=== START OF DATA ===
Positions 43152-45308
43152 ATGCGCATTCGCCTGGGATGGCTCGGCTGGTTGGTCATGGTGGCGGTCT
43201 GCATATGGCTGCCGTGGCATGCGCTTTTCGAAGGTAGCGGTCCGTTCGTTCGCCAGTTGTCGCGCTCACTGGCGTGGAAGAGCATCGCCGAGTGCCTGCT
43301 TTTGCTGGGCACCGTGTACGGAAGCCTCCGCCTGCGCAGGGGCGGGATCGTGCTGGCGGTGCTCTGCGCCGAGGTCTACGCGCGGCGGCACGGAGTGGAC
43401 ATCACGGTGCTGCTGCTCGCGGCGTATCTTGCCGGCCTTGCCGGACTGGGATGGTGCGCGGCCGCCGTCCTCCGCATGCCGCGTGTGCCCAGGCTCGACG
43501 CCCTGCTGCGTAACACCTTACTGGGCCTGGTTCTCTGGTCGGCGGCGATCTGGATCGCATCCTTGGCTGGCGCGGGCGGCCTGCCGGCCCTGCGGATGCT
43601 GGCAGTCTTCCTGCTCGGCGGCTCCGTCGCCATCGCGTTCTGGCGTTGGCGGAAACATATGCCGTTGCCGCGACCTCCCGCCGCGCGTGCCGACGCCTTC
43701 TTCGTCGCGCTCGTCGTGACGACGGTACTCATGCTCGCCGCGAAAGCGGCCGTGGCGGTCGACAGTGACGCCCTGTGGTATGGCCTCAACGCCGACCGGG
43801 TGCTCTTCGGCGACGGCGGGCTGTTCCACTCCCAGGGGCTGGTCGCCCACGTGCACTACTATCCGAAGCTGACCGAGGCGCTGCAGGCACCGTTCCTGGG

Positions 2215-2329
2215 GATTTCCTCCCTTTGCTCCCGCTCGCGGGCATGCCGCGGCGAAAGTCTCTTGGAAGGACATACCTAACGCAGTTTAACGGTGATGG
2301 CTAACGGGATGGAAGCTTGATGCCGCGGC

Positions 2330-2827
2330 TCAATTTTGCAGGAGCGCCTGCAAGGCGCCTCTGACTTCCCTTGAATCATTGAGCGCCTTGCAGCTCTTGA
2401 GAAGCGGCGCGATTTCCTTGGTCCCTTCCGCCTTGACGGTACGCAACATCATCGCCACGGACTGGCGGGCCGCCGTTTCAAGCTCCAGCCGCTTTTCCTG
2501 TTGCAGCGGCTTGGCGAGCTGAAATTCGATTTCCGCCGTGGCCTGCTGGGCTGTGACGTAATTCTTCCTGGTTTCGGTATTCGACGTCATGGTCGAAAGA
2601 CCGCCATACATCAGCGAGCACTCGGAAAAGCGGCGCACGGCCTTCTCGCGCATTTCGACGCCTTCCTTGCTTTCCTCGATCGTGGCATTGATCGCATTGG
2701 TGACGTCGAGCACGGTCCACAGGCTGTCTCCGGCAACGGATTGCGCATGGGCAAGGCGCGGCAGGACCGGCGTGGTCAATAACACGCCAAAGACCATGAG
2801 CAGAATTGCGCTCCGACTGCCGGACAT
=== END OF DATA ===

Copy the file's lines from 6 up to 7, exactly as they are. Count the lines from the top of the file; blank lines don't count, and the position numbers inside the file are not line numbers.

43501 CCCTGCTGCGTAACACCTTACTGGGCCTGGTTCTCTGGTCGGCGGCGATCTGGATCGCATCCTTGGCTGGCGCGGGCGGCCTGCCGGCCCTGCGGATGCT
43601 GGCAGTCTTCCTGCTCGGCGGCTCCGTCGCCATCGCGTTCTGGCGTTGGCGGAAACATATGCCGTTGCCGCGACCTCCCGCCGCGCGTGCCGACGCCTTC